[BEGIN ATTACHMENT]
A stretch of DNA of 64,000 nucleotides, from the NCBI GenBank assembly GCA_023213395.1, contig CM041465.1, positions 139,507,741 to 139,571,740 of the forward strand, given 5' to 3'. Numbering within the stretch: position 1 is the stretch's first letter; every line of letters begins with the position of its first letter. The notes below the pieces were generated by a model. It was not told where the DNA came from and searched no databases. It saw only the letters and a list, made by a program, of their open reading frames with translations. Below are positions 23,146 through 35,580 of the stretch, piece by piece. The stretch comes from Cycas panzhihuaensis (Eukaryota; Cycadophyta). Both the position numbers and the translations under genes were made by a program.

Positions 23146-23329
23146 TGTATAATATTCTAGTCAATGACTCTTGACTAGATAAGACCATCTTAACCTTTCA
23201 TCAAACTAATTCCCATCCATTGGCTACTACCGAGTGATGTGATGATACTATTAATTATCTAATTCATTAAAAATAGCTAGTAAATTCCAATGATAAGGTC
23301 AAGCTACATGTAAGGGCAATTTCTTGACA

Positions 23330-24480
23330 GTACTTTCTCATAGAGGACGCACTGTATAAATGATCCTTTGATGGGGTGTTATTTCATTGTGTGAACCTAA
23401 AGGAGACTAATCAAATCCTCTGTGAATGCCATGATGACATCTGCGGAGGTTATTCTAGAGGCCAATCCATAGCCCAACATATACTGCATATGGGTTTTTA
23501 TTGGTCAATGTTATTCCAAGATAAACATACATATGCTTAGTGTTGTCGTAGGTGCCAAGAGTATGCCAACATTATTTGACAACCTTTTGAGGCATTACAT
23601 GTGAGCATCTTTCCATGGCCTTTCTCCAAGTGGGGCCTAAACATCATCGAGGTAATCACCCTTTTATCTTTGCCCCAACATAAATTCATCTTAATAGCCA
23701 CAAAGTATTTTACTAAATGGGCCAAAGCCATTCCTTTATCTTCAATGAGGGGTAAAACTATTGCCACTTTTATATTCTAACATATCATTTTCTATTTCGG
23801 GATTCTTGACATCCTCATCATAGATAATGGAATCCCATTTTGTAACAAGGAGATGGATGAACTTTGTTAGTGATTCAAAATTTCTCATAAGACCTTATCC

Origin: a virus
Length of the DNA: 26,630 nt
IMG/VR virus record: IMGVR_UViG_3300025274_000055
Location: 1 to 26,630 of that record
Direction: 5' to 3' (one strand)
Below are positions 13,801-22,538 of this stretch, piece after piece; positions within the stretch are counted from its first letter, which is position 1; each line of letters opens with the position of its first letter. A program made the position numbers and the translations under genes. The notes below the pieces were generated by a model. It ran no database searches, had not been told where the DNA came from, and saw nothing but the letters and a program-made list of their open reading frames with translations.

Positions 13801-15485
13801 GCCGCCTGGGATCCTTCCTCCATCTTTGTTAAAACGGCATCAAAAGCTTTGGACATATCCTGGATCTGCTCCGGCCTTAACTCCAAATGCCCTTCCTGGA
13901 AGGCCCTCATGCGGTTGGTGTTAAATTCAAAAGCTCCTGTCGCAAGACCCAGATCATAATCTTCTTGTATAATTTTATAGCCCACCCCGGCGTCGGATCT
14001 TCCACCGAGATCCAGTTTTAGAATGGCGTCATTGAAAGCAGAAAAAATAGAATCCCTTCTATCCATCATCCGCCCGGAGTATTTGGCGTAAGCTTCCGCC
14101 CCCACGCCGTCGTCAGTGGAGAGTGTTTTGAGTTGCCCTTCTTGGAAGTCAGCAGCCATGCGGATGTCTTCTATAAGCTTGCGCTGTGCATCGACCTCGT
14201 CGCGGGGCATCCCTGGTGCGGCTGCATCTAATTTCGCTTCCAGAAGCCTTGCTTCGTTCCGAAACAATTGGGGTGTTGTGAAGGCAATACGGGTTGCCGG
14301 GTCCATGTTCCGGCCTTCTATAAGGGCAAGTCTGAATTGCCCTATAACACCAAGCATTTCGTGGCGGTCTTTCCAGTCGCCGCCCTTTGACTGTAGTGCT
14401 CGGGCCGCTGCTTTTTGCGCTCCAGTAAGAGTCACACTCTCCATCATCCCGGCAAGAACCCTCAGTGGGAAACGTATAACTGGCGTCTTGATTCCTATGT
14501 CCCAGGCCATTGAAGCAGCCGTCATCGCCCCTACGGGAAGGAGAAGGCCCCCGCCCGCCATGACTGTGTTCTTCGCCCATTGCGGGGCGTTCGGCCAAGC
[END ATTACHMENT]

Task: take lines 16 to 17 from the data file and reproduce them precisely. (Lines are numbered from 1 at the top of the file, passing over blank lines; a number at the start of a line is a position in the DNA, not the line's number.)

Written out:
Location: 1 to 26,630 of that record
Direction: 5' to 3' (one strand)